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A good part of the last year and a half i've spent creating monster sounds. Recording with different people, mics, creating synth patches, etc. One of the most challenging parts is layering different sounds (human, animal) to make them fit as though they're coming from the same source. Effects like a vocoder and volume automation come to mind, all of which work well and have shaped a good part of my sounds.

I was wondering what other tricks some of you are using to morph vocal sounds together?

  • Your question inspired me to give monster creation a try. I used vocoding, reverb, and pitch shifting (enveloped) and made a "cave monster." The reverb has some slap to it that I decided to keep for that "cavey" sound =). The components are: a horse neighing, a ratchet, a jet taking off, and some crinkling of plastic. It's on the SSD soundcloud list as "cave monster". – aross001 Feb 29 '12 at 3:43
  • @aross001 just listened to it and sounds good to me, I like the reverb slap back! Good job. – Alexandre Saba Mar 1 '12 at 22:44
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Skipping the obvious uses of pitch shift and eq...

Editing can be your friend. You don't necessarily need to use the whole sound when building the voice. Selecting only the sections that contain the key timbres your looking to add, and placing them in as "accents" can be a useful trick. For example, a full horse whinny may not be what you need, but a chunk of just one of the oscillations they produce can be a nice lead in to the next component (maybe to a segment from a howler monkey or high pitched, raspy, bird). Experiment with combining granular pieces of sounds with related timbres. You can create some really interesting sounds in a linear fashion, even in only one layer.

If you're going to try using a vocoder, my suggestion is to combine sounds that have a similar sonic trajectory. The closer they match in frequency shifts (they don't have to be exactly the same frequencies, I'm just talking about percentage shifts up and down), the better the two sounds will mesh. Something I did a few months ago makes a decent example of what I'm talking about. I had a set of human vocalizations that I wanted to use to modulate electronic interference noises. I built a patch in Structure that let me play out the electronic interference to get the timbres I wanted (through mapping the raw electronic sounds to my MIDI controller keys), and pitch bend them to match the pitch trajectories (through the MIDI controller's joystick). I took those intermediate sounds and ran them through Waves Morphoder with the original human sounds as the modulator.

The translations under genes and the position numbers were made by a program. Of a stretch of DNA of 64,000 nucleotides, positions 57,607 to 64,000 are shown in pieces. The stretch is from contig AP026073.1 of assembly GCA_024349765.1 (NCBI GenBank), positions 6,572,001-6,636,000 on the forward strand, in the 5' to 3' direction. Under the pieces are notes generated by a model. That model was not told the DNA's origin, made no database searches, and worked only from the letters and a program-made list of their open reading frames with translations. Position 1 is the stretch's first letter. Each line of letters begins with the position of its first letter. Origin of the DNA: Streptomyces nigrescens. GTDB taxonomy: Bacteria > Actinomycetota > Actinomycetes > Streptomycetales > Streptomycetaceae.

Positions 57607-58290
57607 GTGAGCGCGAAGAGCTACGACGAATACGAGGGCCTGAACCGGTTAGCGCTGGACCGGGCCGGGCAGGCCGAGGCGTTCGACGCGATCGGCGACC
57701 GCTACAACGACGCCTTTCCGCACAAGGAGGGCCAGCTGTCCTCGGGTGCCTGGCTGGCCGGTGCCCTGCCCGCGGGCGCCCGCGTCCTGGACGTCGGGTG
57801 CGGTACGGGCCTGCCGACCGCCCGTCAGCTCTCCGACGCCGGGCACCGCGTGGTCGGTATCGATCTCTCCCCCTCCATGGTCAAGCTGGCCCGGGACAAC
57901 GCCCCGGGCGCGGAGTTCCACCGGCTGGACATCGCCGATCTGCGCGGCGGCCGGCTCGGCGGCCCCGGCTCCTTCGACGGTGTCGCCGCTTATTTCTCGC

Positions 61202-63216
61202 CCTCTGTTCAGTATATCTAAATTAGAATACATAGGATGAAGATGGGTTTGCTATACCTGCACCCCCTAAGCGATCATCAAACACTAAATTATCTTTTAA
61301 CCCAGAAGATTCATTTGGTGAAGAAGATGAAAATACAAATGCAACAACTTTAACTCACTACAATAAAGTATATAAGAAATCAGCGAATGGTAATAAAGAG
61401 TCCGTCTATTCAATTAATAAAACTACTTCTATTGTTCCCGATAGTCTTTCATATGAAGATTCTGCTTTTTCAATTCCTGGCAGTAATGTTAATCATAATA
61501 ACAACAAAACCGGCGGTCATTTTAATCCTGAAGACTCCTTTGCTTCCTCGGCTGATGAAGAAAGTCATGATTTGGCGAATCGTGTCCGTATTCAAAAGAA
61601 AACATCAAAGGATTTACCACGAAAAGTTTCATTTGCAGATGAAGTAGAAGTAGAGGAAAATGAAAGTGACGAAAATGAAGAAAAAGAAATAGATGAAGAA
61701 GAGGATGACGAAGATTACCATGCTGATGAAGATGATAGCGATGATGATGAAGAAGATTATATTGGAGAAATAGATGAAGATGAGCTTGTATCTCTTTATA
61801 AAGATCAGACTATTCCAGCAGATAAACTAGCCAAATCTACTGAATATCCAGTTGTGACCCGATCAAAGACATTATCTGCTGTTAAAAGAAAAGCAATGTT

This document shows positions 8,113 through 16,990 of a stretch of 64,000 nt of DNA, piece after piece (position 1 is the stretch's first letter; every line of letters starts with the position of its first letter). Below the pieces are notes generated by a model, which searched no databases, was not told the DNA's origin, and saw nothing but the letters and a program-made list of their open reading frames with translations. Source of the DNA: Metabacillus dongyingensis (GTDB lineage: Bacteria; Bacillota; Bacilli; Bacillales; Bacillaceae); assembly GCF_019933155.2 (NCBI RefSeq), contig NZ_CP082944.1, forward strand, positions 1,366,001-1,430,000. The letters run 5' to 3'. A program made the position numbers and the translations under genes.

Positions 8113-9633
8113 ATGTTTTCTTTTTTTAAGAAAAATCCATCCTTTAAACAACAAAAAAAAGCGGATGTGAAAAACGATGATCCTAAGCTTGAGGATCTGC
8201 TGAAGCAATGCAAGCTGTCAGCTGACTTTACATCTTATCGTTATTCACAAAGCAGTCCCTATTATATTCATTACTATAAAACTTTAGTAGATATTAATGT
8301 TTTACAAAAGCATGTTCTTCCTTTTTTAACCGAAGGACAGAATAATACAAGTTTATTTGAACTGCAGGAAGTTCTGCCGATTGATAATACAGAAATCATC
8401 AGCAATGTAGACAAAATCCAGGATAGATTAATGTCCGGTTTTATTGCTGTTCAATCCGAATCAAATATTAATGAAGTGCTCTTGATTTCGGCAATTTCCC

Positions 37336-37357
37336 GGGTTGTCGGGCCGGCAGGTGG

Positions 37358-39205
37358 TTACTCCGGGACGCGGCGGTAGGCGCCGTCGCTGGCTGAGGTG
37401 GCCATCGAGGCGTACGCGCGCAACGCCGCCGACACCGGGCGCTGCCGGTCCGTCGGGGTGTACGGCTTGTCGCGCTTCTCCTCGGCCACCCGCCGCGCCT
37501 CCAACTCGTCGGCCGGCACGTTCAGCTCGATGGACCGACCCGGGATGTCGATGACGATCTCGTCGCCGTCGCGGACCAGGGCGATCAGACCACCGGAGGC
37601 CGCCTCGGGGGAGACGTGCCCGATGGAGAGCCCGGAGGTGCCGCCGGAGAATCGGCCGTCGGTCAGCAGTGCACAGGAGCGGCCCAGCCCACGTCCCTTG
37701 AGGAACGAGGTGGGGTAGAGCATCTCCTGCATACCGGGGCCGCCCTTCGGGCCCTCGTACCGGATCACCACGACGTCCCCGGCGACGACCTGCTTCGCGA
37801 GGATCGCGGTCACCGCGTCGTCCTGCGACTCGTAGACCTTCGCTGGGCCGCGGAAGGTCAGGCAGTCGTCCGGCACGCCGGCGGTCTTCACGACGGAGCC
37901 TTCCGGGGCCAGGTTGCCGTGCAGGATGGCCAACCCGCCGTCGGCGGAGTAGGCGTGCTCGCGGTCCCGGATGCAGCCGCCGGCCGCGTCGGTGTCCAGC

Those are my suggestions. I'm looking forward to seeing what interesting techniques other people here use.

  • I like how you mention matching pitch in order to mesh the two. Earlier I used cubase's pitch correct plugin to blend the two harmonically, you hear hit snap in place. Regarding the Structure patch, I imagine the same can be done using Kontakt, I'll give it shot as well. Thanks and good tips! – Alexandre Saba Feb 25 '12 at 3:51
  • @Alexandre - Absolutely. Kontakt should work great for you. I just don't happen to have it. So, Strucutre it is. ;) – Shaun Farley Feb 25 '12 at 12:43
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I think vocoder is very powerful for that. I recently used some distortion (any distort plug-in will do) and it was nice too; but it depends on your final purpose. There is this software -- Spear -- who analyses all content through FFT and you can morph and do a lot of stuff with the frequency content. It's free and it's worth trying it. Good question, btw.

  • everyone likes new toys...especially when they're free. ;) thanks for pointing it out. – Shaun Farley Feb 24 '12 at 18:38
  • FFT is a powerful algorithm! I'm downloading Spear right now. Makes me think of rekkerd.org/dtblkfx which i had totally forgotten about; never reinstalled it... And it's also free 99! Thanks for the suggestion. – Alexandre Saba Feb 25 '12 at 4:00
  • Ah, didn't know about that one. If you go through SPEAR's papers and docs there are some audio examples of morphed instruments. You can use it to take partials and/ or fundamentals, etc... good luck! It would be cool to hear your results on that! – Melissa Pons Feb 25 '12 at 4:43
  • Wow thanks for sharing that software, pretty cool stuff. – Stephen Saldanha Feb 25 '12 at 6:47
  • It's fun to play with the Pitch and Speed parameters and rerecording the output with Sunflower. – Stephen Saldanha Feb 25 '12 at 7:08

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